Marshall to thrive in Super Rugby
- 23 Dec 2013
Former All Black Daryl Gibson believes league convert Benji Marshall will be successful in Super Rugby.
Marshall’s first test will be when the Blues take on the Waratahs in a pre-season trial, where he will come up against another former league star, Israel Folau.
‘I reckon it'll probably be worth the admission alone seeing Benji's transition,’ said Gibson. ‘I'm sure you'll get a lot of Wests Tigers supporters being interested in how he's going. Then also to see Folau, two rugby league recruits going up against each other, it's very exciting.’
Gibson sees Marshall making as big of an impact as Folau did, and that his flamboyant playmaking style will bode well for Super Rugby.
‘For the last three or four years, he's been one of the most outstanding rugby league players for New Zealand,' Gibson said.
‘You never can say he can't do something. He's got a rugby background. He grew up in New Zealand with the game, so he's got an exciting challenge in front of him. He's joined a very young and talented Auckland team that's very similar to the Waratahs in that it's building its culture and building a team that can win.’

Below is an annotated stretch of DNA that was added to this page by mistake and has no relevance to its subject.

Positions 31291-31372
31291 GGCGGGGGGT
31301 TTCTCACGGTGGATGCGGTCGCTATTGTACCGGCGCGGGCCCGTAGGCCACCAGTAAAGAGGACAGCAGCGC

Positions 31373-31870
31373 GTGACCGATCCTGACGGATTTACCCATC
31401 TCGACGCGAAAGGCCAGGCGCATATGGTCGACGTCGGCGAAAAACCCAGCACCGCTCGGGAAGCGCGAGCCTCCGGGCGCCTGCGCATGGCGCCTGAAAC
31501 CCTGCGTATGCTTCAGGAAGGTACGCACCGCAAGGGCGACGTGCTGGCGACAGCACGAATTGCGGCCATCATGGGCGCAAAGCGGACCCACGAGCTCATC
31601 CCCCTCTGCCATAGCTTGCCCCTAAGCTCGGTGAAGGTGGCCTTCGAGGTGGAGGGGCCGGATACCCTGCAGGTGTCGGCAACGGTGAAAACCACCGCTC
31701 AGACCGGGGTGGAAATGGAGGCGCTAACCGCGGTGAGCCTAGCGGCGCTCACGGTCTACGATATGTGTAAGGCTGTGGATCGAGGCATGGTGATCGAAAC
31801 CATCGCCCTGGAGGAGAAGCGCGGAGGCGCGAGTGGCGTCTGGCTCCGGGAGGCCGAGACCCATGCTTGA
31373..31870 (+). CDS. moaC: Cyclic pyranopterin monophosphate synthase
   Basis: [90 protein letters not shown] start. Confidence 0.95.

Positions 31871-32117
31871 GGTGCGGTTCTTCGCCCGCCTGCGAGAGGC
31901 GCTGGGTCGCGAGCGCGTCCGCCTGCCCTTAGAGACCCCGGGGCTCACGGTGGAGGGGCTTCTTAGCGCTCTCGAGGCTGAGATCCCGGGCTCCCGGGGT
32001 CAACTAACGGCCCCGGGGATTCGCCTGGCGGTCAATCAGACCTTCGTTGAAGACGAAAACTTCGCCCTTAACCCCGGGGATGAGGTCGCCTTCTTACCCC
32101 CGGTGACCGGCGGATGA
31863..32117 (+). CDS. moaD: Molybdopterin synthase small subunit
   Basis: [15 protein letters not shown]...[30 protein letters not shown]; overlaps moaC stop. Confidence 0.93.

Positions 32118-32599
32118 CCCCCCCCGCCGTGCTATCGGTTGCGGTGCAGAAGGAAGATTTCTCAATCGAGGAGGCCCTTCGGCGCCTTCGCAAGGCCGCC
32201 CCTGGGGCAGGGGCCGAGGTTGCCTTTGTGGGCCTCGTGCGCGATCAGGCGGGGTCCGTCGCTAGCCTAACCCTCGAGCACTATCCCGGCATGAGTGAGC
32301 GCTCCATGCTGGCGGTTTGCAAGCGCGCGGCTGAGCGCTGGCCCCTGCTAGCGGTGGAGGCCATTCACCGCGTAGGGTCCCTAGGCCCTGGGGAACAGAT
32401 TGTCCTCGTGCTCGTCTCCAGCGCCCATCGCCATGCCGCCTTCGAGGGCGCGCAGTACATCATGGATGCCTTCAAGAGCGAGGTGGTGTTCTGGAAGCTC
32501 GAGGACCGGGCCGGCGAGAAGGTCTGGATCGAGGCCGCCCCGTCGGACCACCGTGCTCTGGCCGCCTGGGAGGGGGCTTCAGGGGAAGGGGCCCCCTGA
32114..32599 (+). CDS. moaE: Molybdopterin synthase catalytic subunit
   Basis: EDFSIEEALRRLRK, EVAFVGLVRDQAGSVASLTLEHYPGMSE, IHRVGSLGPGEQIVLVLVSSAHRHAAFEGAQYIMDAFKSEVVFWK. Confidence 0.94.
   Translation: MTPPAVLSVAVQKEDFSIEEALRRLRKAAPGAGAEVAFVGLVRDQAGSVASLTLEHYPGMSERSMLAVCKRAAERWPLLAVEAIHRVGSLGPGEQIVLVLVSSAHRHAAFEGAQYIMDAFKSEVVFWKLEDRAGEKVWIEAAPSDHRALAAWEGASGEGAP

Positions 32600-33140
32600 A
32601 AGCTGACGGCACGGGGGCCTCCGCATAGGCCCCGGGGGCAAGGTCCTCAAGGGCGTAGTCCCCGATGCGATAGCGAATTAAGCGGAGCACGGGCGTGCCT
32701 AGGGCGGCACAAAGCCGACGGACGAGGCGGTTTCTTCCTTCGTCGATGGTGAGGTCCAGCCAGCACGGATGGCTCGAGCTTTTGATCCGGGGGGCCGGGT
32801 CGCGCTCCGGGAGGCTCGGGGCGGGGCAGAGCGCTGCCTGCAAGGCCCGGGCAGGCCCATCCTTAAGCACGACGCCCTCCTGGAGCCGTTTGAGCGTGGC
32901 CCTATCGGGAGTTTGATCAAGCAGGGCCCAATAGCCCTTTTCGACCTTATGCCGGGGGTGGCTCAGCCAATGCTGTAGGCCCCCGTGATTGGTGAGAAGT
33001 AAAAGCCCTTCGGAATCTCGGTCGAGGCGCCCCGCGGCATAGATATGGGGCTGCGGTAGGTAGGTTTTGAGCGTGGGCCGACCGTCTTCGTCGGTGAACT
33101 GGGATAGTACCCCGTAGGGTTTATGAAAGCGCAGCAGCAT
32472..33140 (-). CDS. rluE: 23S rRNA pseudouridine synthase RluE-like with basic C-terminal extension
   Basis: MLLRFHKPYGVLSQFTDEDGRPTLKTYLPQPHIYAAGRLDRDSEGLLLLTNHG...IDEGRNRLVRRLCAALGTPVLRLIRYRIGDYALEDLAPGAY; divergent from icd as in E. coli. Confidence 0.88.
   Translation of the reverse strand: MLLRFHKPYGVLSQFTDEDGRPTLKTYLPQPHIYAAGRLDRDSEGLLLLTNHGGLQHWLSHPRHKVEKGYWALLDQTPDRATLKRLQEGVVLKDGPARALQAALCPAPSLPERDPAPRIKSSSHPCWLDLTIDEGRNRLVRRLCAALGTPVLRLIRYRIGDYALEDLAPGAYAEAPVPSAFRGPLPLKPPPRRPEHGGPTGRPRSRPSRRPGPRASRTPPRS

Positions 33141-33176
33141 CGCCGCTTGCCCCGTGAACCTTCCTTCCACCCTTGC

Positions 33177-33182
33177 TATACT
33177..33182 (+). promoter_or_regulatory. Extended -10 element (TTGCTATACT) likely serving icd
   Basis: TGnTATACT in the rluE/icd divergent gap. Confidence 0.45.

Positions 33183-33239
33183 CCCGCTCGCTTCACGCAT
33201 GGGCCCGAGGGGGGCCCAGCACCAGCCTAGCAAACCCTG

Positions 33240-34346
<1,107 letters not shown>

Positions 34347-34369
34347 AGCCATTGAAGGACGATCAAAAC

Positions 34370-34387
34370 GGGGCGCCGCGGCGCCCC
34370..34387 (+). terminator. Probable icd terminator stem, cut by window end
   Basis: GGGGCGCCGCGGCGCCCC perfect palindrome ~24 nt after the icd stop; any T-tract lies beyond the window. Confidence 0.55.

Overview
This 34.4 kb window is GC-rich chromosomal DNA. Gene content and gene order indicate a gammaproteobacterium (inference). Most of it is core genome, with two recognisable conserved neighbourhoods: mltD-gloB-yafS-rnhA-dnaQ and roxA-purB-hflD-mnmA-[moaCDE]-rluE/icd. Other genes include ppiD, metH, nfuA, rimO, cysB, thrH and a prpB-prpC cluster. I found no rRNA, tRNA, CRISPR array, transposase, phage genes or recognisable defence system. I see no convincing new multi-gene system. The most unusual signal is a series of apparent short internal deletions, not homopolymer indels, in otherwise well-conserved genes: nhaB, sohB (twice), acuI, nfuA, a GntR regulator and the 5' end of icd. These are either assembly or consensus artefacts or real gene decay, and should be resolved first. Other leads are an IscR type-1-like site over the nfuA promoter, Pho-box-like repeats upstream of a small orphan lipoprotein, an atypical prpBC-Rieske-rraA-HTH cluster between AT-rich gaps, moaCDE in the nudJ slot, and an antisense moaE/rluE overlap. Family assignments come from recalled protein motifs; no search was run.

Marshall is likely to take the No 15 jersey and hone his skills at fullback for the Blues, while Chris Noakes will play at flyhalf.
The Blues have also acquired the talents of Ma'a Nonu, who will link up with Francis Saili, Frank Halai and Charles Piutau, who will all link up to make an exciting backline for 2014.
Photo: Simon Watts/Getty Images
‘Zas’s slip is completely irrelevant’
What former Bok coach NICK MALLETT had to say on SuperSport about the past weekend's Super Rugby matches involving South African teams.
Boks need balance
The Springboks must evolve their game over time under Allister Coetzee, but it's South Africa’s traditional strengths that will be integral to ensuring the June Test series against Ireland is a success, writes CRAIG LEWIS.
Lions handed tactical lesson
The Lions have lost three matches against New Zealand opposition because of a flawed and naive approach, writes JON CARDINELLI.